“You’ve got to get your shit together. So yesterday, you let yourself fall in love a little bit, and you got your heart broken. Serves you right for having feelings. Starting now, you are a hard, heartless career gal. Go to work, be awesome at it, and don’t waste time on foolish flights of fancy. From now on, you are a robot. Beep bop boop blurp bleep.”
As a show, BoJack Horseman is getting better and better with each episode, and a major reason for that is that it’s taking the time to devote those episodes to its supporting cast. While BoJack’s name is in the title, and his memoirs are the ostensible arc for the season, he’s surrounded by a lot of other interesting characters (played by talented actors). Smartly, the writers are giving each of them their time in the spotlight. “Zoes And Zeldas” allowed us to see that Todd was capable of more than getting high on BoJack’s couch. “Live Fast, Diane Nguyen” proved that Diane’s put-together facade was covering up a lot of insecurities and issues with her upbringing. “Our A-Story Is A ‘D’-Story” let Mr. Peanutbutter show more than raw enthusiasm, displaying both cunning and sincerity when it came to his girlfriend.
“Say Anything” completes the show’s initial exploration of the main cast, and they’ve saved the best for last. If Princess Carolyn’s been the least developed of the main cast to this point, this episode establishes her as potentially its best character. BoJack Horseman’s displayed two strengths in its early episodes, its unique twist on show business and the emotional scars on its cast members, and “Say Anything” gets top mileage out of both. It’s a episode that lets us see how the other half lives, and—surprise, surprise—the other half has a hard time of it even when BoJack isn’t around.
There’s no hint this is the path we’re going down in the cold open, as we open on a typical BoJack Horseman situation. BoJack, unable to deal with Diane’s engagement to Mr. Peanutbutter, went on a bender lasting two weeks and ended it crashed in front of Princess Carolyn’s apartment. Episode writer Joe Lawson packs some terrific jokes into a limited timeframe here: BoJack’s brief and tragic friendship with “John Stamos” (and Princess Carolyn’s Rashomon clarifications) her introduction of an urban German bourbon, and Todd being the worst designated driver in history. It’s proof that the series is growing more comfortable with its wordplay and references, ratcheting up the pace to rapid-fire.
Here’s where events change up, as in a normal episode you’d expect to follow BoJack back to his house and see how he’d find a way to screw up this new opportunity. Instead, we follow Princess Carolyn to her breakfast meeting with legendary producer Lenny Turtletaub (J.K. Simmons) and stay there. It’s a decision that moves us past her incidental actions like adding Andrew Garfield to her client roster or making some cash off of Boreanaz House. “Say Anything” proves her competence and drive in juggling all the various balls that it takes to get a film into production, from glad-handing producers to reassuring her stars to fending off the barbs/poaching attempts of rival agents.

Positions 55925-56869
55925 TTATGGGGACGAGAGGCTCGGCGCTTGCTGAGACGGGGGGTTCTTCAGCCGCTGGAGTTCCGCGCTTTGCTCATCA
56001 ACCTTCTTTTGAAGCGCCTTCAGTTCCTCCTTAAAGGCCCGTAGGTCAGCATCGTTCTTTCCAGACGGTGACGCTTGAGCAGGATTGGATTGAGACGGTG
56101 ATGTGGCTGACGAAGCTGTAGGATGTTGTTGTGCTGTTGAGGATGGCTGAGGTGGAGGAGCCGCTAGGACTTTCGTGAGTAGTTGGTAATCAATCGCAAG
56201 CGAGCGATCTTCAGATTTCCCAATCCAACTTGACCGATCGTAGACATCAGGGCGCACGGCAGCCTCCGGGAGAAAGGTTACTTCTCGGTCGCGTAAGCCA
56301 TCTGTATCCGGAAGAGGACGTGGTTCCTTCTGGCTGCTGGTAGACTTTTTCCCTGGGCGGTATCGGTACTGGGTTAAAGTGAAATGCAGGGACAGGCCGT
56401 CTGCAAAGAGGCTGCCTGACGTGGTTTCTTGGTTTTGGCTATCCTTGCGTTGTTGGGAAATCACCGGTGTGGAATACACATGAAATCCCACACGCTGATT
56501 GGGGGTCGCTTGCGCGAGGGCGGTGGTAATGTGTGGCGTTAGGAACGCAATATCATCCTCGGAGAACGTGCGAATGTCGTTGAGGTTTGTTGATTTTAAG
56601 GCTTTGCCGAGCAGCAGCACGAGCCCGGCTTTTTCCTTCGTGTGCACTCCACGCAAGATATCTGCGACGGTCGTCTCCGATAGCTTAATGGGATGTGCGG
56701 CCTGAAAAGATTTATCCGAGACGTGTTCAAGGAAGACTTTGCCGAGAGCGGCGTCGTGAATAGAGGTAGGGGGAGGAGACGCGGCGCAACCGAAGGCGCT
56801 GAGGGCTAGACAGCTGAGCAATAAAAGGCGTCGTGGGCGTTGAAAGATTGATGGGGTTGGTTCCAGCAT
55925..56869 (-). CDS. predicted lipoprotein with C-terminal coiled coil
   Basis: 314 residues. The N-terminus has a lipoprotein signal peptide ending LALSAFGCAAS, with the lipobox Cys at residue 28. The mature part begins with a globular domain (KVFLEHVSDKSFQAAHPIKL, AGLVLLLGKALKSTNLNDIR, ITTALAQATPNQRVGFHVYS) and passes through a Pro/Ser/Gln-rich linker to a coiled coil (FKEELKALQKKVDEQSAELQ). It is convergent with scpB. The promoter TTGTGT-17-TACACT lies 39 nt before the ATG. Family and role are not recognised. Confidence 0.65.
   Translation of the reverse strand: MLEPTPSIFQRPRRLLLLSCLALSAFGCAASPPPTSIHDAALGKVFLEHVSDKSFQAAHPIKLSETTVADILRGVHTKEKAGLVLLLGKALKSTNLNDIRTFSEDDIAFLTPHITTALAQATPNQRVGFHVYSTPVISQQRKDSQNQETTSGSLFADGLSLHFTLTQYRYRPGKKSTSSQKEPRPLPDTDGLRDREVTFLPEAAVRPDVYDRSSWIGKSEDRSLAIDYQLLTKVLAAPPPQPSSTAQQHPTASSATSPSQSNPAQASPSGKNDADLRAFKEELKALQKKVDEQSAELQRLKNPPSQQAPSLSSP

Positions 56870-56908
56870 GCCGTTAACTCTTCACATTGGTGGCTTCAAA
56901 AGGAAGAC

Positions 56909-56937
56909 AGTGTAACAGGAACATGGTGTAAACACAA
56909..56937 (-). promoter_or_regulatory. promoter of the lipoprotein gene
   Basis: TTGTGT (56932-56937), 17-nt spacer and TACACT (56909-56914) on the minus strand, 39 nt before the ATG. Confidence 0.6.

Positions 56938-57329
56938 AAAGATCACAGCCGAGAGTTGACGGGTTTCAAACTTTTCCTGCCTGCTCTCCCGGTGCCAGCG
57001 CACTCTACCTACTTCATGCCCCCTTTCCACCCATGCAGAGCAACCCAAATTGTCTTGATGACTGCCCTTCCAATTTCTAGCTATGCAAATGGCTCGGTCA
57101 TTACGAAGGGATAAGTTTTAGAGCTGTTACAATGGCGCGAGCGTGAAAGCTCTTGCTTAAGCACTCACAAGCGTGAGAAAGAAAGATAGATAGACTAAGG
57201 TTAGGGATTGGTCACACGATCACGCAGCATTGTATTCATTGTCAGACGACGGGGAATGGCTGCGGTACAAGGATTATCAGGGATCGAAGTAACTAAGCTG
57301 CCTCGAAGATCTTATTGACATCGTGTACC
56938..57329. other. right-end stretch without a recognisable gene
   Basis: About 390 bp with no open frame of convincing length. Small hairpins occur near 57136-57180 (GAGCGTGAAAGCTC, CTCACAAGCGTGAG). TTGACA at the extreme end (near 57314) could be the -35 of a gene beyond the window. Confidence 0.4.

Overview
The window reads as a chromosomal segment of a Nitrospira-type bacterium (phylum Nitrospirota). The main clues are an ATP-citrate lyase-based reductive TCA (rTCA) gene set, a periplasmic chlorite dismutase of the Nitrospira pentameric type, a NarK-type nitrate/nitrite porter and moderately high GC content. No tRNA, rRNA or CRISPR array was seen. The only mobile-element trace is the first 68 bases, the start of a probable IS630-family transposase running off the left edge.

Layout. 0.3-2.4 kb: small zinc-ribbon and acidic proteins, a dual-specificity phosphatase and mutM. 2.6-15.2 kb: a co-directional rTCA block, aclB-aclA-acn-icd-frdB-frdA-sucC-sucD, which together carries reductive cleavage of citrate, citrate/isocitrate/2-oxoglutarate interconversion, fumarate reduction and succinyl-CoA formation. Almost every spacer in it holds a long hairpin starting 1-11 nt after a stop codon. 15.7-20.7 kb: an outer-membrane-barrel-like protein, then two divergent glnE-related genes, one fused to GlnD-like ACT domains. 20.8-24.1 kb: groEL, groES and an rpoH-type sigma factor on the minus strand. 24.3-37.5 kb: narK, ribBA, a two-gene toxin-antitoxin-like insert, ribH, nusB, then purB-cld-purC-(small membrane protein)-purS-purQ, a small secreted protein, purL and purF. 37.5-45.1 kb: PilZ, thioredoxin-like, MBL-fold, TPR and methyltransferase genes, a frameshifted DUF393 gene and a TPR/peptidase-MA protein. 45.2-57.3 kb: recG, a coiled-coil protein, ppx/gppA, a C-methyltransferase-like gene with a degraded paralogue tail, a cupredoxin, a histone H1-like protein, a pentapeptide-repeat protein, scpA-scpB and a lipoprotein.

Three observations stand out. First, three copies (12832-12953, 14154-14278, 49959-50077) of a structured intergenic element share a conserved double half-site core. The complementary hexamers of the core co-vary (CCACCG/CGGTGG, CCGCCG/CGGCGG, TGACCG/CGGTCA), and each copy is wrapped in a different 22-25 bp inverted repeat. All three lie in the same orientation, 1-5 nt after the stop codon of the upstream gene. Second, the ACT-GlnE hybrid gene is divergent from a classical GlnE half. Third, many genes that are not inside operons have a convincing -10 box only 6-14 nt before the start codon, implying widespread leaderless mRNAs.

What it also proves is that it’s hard to be Princess Carolyn. She says in annoyance that BoJack takes up 80 percent of her time, but the other 20 percent isn’t spent any easier. A merger at her agency Vim puts her into contact with her arch-rival Vanessa Gekko, mentioned back in “Prickly-Muffin” and now seen for the first time. (Not an animal despite her name and Princess Carolyn’s invectives, in a nice bit of misdirection by the BoJack creative team.) The first part of this season leaned on the “show” part of “show business,” and now we’re getting the other half of the equation. Amy Sedaris gets to show a lot more depth in her scenes this week, shifting from malicious to ingratiating in seconds, and also getting to show us a Princess Carolyn growing increasingly desperate as those juggled balls start to get dropped or snatched away.
Not that following Princess Carolyn around means that we’re free of BoJack, because she’s nowhere near free of him. Her encouragement was enough of a lifeline out of his bender that he’s decided she’s the only woman for him, a realization that a series of increasingly rough flashbacks proves he’s come to on more than one occasion. With Guten Bourbon’s ad campaign handed over to Todd—the power and the spiked fake bourbon immediately going to the latter’s head, in an runner that adds even more chaos to Princess Carolyn’s day and some humor to an increasingly tense episode—BoJack is free to make her bad day even worse. Which he does in the most hilariously asinine way, dropping off a cardboard cutout that spews quotes from Jerry Maguire every time someone walks past it.
Beyond giving us a bigger look at Princess Carolyn’s daily life, “Say Anything” also tries to answer an important question about the character: why someone as ambitious and talented as she clearly is shackle herself to a horse who’s neither of those things. As expected, the answer is complicated. Some of it’s basic loyalty to a client, some of it’s her ability to convince herself of anything, and some of it’s the surprising fact that for all his hassles and complications there’s something easy about BoJack. He’s acerbic and rough, but he’s capable of being sweet when he wants to be; and annoying as the cardboard cutout is, it once again reflects he can pay attention when it matters. With his overtures coming at Princess Carolyn’s lowest point—losing Eva Braun and Cate Blanchett to Vanessa—why would she turn down what seems like a genuinely sincere overture?